Amnesty denies Douglas Fox input on Dublin sex trade vote

Amnesty International is pushing for 'full decriminalisation of all aspects of consensual sex work'
Amnesty International is pushing for 'full decriminalisation of all aspects of consensual sex work'
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International human rights lobby group Amnesty International has approved a policy to push for the global decriminalisation of the sex trade.

Delegates in Dublin this week approved the resolution to recommend “full decriminalisation of all aspects of consensual sex work”.

It argued that decriminalisation is the best way to defend the rights of sex workers, rejecting complaints by women’s groups who said it meant supporting what they call pimping and brothel-owning.

The move comes after controversial new legislation came into force in Northern Ireland this year which criminalises the purchase of sex - a move which Amnesty lobbied strongly against. The same measure is currently under consideration in the Republic.

During evidence sessions in Stormont last year, Amnesty found itself defending its then-draft policy on legalising prostitution, which at that time had just been leaked to the media.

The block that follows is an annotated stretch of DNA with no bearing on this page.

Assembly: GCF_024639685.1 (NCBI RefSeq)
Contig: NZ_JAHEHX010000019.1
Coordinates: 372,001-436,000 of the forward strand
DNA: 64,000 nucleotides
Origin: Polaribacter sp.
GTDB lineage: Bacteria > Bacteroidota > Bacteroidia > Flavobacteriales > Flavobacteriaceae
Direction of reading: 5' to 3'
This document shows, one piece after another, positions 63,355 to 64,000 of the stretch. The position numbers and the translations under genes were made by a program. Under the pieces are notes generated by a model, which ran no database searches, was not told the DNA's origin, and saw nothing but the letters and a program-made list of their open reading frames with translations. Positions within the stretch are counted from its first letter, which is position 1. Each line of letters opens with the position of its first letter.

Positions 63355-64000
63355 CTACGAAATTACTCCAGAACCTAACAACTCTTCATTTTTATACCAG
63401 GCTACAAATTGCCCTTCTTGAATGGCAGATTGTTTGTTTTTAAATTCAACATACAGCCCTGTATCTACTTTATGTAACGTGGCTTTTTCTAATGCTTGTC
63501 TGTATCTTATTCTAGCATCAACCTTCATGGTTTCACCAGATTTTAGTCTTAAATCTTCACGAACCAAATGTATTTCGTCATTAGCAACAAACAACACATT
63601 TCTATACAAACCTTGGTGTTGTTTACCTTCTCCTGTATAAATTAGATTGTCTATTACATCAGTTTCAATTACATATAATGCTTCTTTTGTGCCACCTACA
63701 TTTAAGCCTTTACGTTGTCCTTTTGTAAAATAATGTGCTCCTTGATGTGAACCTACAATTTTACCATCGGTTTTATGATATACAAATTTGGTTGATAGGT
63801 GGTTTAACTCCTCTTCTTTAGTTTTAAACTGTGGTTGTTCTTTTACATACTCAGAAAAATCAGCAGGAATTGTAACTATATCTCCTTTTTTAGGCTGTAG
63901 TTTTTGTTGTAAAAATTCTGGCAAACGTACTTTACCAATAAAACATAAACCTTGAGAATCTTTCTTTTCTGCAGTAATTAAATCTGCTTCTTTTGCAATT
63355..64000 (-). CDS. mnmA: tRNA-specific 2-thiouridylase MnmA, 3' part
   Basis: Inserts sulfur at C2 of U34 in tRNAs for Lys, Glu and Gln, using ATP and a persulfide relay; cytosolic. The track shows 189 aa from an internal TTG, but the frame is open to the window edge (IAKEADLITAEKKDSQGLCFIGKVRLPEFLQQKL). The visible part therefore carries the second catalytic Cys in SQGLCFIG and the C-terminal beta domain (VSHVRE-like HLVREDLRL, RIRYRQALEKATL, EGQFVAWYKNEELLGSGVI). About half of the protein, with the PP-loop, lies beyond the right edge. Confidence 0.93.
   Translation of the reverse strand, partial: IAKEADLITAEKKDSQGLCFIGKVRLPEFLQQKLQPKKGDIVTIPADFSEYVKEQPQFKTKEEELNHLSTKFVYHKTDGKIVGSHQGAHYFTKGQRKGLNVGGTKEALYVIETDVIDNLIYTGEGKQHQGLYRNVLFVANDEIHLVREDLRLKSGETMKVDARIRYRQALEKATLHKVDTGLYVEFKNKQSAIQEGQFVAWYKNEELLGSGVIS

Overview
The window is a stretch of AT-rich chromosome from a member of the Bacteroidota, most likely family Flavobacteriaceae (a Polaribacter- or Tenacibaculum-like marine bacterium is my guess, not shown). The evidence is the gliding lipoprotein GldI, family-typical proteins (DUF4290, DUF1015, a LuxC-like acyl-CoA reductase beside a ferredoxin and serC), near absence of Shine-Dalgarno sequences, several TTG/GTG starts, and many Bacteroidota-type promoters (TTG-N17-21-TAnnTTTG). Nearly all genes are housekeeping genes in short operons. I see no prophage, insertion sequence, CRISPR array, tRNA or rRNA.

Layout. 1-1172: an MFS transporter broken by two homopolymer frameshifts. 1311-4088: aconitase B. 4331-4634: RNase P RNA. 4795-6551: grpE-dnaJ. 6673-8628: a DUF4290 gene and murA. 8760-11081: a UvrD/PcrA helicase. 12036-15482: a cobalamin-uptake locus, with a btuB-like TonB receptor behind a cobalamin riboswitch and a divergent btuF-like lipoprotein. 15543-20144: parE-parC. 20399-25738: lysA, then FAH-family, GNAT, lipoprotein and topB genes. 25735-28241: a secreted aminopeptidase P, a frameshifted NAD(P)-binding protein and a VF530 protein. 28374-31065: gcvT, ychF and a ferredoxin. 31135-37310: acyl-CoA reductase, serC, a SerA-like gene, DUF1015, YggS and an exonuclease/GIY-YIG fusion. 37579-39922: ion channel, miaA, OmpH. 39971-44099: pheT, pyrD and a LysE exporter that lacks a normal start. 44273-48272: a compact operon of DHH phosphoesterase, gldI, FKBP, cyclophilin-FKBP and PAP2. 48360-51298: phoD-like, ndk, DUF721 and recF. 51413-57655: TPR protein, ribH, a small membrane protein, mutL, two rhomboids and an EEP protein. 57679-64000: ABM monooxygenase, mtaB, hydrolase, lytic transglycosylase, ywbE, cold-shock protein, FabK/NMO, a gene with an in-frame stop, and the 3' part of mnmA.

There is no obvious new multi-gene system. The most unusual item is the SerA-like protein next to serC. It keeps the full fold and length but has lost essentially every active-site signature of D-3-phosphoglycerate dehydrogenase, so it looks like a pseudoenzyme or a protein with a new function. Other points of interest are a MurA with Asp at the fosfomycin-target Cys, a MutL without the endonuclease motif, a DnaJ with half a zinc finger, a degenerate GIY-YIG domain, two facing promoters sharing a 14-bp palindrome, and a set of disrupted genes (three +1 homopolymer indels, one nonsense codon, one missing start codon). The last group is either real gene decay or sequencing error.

There was further controversy when Douglas Fox, co-founder of a North West escort agency, claimed credit for Amnesty’s then-draft policy.

Mr Fox claimed credit because as a member of Amnesty’s Newcastle city branch in 2008, he brought a resolution to that year’s AGM which urged the organisation to “support sex workers in their fight for decriminalisation”.

The motion was only partially passed, but he went on to urge sex trade associates to join Amnesty and lobby from within for it to be fully adopted.

On Wednesday Mr Fox, an activist with the International Union of Sex Workers (IUSW), claimed credit once again - this time for the final vote in Dublin.

“I am delighted that the process myself and Newcastle [city] Amnesty branch started all those yrs ago has resulted in support for decrim[inalisation],” he tweeted.

He told the News Letter afterwards: “I am of course delighted that Amnesty has taken the decision to support decriminalisation. As a human rights organisation I would have been shocked and dismayed if it had reached any other decision.

“I am proud that I brought the resolution for decriminalisation with the support of the Newcastle branch.”

However he added that he had “no direct involvment” in Amnesty’s research into the issues since his AGM resolution, other than “other than, along with other groups, to write in support of decriminalisation and the positive effects of decriminalisation on the health and safety of sex workers”.

Amnesty’s Grainne Teggart responded that Mr Fox had not been a member of Amnesty for many years and he has had “no input whatsoever into Amnesty’s policy on protecting the human rights of sex workers”.

She added: “Claims that he has are absolutely without foundation.”

She declined to say by what margin the vote was passed, describing it as “an internal matter”.